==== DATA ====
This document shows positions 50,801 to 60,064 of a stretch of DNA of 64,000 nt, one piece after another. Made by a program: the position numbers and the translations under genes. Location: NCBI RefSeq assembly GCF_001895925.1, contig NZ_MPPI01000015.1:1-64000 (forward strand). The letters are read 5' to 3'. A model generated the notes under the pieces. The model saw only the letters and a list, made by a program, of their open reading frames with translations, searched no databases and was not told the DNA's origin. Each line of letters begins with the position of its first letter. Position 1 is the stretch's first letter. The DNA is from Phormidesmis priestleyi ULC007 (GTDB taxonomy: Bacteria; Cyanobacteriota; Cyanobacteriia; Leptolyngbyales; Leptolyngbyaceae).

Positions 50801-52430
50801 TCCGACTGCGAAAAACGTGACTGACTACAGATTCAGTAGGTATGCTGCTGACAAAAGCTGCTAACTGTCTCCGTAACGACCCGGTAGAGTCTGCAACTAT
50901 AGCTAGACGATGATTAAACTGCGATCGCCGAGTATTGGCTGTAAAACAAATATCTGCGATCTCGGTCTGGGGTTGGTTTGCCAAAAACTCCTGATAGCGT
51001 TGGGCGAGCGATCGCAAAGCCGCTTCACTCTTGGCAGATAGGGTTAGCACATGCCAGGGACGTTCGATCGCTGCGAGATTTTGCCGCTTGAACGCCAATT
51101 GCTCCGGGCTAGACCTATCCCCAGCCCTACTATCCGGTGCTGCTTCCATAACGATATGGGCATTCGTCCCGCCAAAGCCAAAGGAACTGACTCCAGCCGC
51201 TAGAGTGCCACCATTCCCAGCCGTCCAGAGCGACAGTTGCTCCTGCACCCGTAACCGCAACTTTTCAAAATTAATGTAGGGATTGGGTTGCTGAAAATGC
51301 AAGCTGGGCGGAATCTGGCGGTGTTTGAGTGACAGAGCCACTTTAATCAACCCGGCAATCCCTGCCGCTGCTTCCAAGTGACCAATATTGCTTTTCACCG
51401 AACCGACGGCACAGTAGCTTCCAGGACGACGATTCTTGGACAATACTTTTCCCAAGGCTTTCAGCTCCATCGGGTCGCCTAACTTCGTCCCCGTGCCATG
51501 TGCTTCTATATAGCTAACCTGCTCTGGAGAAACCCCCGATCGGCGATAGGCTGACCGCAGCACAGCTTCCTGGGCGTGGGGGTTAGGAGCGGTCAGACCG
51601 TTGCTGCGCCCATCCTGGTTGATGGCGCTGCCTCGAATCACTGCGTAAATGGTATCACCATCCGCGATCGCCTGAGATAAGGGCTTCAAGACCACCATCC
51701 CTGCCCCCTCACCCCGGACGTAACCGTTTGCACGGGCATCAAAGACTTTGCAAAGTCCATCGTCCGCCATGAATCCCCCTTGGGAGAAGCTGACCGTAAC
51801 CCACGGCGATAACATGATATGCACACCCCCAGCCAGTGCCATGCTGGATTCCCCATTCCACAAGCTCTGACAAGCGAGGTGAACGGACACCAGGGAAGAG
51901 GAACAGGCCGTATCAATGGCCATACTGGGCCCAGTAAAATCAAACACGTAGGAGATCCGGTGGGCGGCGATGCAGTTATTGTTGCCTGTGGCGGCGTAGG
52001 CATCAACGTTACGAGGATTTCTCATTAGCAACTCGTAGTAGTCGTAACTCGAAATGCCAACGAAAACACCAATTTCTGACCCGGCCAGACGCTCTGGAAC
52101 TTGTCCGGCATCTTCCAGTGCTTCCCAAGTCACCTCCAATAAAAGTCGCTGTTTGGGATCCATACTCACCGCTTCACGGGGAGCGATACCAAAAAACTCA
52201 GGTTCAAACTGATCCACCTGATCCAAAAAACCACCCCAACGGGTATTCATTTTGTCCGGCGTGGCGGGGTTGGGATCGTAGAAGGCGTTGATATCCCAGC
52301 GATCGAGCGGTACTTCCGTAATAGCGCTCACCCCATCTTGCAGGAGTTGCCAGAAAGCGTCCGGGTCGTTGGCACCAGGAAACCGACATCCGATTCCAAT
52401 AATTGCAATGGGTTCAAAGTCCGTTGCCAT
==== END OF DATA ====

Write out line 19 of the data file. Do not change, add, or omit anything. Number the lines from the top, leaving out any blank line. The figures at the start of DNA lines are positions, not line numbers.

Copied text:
52401 AATTGCAATGGGTTCAAAGTCCGTTGCCAT